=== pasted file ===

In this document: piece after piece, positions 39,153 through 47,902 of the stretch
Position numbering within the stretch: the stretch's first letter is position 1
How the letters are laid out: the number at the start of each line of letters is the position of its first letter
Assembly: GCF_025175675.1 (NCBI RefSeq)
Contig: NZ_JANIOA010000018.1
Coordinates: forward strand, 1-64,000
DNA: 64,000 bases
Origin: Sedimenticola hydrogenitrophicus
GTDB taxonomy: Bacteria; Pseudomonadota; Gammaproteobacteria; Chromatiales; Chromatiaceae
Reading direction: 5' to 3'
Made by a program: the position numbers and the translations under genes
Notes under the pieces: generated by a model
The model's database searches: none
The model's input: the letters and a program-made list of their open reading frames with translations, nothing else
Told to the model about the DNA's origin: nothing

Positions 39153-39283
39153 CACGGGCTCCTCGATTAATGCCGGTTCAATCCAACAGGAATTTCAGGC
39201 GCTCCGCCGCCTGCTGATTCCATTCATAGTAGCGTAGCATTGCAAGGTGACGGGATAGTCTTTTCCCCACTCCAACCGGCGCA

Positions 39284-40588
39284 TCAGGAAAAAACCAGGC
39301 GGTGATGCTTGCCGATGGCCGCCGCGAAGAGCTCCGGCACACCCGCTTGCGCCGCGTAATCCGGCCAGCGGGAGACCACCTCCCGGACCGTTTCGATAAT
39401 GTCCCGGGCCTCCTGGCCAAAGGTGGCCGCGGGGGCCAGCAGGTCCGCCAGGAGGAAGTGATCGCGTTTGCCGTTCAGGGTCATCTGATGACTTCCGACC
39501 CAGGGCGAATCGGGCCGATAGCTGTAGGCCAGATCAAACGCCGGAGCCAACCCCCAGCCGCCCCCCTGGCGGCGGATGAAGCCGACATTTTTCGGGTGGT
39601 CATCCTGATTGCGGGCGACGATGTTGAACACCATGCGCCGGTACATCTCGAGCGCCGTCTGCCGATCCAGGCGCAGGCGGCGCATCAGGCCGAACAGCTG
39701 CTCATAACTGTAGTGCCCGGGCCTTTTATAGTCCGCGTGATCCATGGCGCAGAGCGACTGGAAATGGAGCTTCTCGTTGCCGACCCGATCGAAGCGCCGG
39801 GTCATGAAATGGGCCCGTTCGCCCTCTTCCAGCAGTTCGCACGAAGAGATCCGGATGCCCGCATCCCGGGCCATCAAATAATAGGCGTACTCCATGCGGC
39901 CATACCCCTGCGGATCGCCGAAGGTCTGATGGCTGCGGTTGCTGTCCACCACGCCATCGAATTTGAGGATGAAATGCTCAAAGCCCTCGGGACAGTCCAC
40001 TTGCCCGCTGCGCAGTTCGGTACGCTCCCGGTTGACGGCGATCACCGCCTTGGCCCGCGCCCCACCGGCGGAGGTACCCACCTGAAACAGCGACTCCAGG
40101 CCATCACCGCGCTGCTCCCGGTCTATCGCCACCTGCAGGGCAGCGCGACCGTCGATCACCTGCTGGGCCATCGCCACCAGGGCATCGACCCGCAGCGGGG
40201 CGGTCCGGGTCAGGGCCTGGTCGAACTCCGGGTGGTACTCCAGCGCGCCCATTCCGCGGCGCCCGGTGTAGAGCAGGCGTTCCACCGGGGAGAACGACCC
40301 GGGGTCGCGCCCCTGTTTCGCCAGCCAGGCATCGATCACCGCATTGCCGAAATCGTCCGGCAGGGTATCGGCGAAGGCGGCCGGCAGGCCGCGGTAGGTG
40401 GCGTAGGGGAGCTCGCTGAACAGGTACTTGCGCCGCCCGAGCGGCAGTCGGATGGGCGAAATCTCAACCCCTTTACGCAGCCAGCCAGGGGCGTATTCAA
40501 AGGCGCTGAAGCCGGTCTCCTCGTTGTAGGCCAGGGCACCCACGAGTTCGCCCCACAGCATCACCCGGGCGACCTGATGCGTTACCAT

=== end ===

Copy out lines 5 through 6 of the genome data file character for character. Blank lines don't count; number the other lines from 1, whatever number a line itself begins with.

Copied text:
Contig: NZ_JANIOA010000018.1
Coordinates: forward strand, 1-64,000